Former Executive Branch Officers and Employees
For executive branch members, post-employment restrictions vary by the type of work performed for the government and the depth of one's involvement in that work. In general, the more immersed one was in a particular matter, the longer lasting the restrictions upon that person.
To begin, anyone who participated "personally and substantially as [an] officer or employee" in a specific matter is banned for life from acting overtly with the intent to influence on behalf of another party, other than the United States, in that same matter. In comparison, the prohibition against a former employee acting on behalf of another, with the intent to influence, in matters "actually pending" during his tenure over which the employee had an "official responsibility" is merely two years.
The two-year ban upon applicable former employees makes use of two key phrases not found in the lifetime ban: "official responsibility" and "actually pending." Official responsibility involves any authority to "approve, disapprove, or otherwise direct Government action," including anything that an employee knew or should have known would fall under his purview, either as the intermediate or final authority, and anything over which the employee would have exerted authority had he not recused himself. All matters that any of the former employee's subordinates had been in the process of considering during his supervision are encompassed by matters that were "actually pending." Therefore, any future employer must take a close look at the employment activities of all new hires to determine not only the matters on which the new hire actually worked, but also the matters over which the new hire had decision-making power, regardless of whether he actually exercised that power.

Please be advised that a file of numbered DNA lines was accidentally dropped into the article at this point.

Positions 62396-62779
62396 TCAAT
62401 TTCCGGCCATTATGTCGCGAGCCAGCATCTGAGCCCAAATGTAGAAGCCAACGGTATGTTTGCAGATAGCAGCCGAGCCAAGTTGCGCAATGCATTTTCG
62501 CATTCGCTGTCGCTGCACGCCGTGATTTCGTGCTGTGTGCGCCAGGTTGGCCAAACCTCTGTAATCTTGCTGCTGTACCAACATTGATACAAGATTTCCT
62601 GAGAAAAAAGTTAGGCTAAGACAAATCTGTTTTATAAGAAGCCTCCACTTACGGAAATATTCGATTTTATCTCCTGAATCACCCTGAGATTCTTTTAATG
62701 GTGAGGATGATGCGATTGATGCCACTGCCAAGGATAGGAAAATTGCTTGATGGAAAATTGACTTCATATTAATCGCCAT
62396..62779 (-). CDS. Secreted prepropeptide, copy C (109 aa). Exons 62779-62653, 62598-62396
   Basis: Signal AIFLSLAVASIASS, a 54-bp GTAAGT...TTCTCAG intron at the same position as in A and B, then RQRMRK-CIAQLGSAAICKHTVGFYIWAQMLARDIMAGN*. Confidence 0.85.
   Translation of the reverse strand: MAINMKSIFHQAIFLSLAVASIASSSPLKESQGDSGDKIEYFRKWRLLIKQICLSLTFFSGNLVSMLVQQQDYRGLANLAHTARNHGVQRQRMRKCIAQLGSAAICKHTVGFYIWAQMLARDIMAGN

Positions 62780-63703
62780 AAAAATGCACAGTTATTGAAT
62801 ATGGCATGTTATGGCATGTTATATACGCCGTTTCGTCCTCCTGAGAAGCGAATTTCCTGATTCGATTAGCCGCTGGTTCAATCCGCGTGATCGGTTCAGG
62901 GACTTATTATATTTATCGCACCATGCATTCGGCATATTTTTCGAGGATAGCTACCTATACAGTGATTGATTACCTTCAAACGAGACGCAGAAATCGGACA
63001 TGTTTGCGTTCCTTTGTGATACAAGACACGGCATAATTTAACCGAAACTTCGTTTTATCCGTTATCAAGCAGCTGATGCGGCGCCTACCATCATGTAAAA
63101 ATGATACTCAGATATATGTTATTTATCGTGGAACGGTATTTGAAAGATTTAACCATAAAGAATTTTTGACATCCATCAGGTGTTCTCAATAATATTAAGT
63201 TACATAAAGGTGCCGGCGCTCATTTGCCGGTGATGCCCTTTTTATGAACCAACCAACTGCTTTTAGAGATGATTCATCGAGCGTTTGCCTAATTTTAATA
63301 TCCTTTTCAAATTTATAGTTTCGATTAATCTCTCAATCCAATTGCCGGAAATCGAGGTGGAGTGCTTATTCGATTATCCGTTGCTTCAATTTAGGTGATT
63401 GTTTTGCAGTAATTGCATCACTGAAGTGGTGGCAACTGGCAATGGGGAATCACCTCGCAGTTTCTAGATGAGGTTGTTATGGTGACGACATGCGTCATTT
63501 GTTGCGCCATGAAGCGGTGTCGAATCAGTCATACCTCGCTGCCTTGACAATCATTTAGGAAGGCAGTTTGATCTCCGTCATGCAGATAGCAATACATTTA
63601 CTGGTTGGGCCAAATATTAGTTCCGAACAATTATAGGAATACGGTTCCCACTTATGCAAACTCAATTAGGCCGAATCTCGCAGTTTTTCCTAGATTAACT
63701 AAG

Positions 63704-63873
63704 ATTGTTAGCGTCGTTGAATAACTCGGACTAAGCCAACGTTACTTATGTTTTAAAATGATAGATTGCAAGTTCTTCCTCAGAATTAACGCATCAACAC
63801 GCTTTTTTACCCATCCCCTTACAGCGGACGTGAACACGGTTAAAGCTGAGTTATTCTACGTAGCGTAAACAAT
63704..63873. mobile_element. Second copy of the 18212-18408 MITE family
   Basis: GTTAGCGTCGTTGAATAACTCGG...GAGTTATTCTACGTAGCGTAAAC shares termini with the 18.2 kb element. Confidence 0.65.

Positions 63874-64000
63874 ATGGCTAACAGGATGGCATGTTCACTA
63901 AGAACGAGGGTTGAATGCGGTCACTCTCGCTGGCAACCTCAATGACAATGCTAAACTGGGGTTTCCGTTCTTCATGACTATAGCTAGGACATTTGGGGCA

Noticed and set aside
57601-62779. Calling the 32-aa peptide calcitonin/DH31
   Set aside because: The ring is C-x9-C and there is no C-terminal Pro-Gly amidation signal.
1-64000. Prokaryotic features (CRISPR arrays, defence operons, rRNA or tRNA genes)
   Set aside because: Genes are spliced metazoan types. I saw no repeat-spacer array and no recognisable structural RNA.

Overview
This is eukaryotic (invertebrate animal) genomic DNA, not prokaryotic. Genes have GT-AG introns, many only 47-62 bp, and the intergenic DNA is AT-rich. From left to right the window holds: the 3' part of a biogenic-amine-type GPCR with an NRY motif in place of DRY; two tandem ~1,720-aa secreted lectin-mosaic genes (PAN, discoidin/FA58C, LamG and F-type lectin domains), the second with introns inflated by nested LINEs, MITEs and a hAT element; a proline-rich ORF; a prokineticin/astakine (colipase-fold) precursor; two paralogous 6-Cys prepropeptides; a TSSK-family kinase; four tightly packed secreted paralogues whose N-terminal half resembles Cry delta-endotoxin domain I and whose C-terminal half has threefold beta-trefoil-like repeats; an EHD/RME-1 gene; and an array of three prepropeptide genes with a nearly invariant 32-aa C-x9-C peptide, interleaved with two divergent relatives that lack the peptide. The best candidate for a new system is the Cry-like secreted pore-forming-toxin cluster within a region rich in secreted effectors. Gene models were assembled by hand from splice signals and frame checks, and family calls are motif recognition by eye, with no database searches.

While the above restrictions apply to all members of the executive branch, the law also makes distinctions between different levels of personnel, creating special restrictions for "senior personnel" and "very senior personnel." In general, the higher the office held, either in pay or influence, the broader the restrictions will be. For those in a senior position, a one year ban is imposed upon any communication, with the intent to influence, regarding any matter before anyone in his or her former department. For those in a very senior position, the scope of the one-year prohibition broadens to include not only those in the employee's former department, but also most employees in executive-appointed positions within any department.
As mentioned above, distinctions also are made between types of work. Additional prohibitions are placed on those involved in trade or treaty negotiations. Anyone who participated "personally and substantially" in such a negotiation is barred for one year from representing or advising any other party involved in or affected by that negotiation. Like the other bans, this restriction does not apply to advising or representing the United States, any of its entities or the employee himself. Like other executive branch work restrictions, a distinction is made by personnel level, with U.S. Trade Representatives and Deputy U.S. Trade Representatives prohibited from representing or advising any foreign entity for one year after leaving office.
Former Government Officials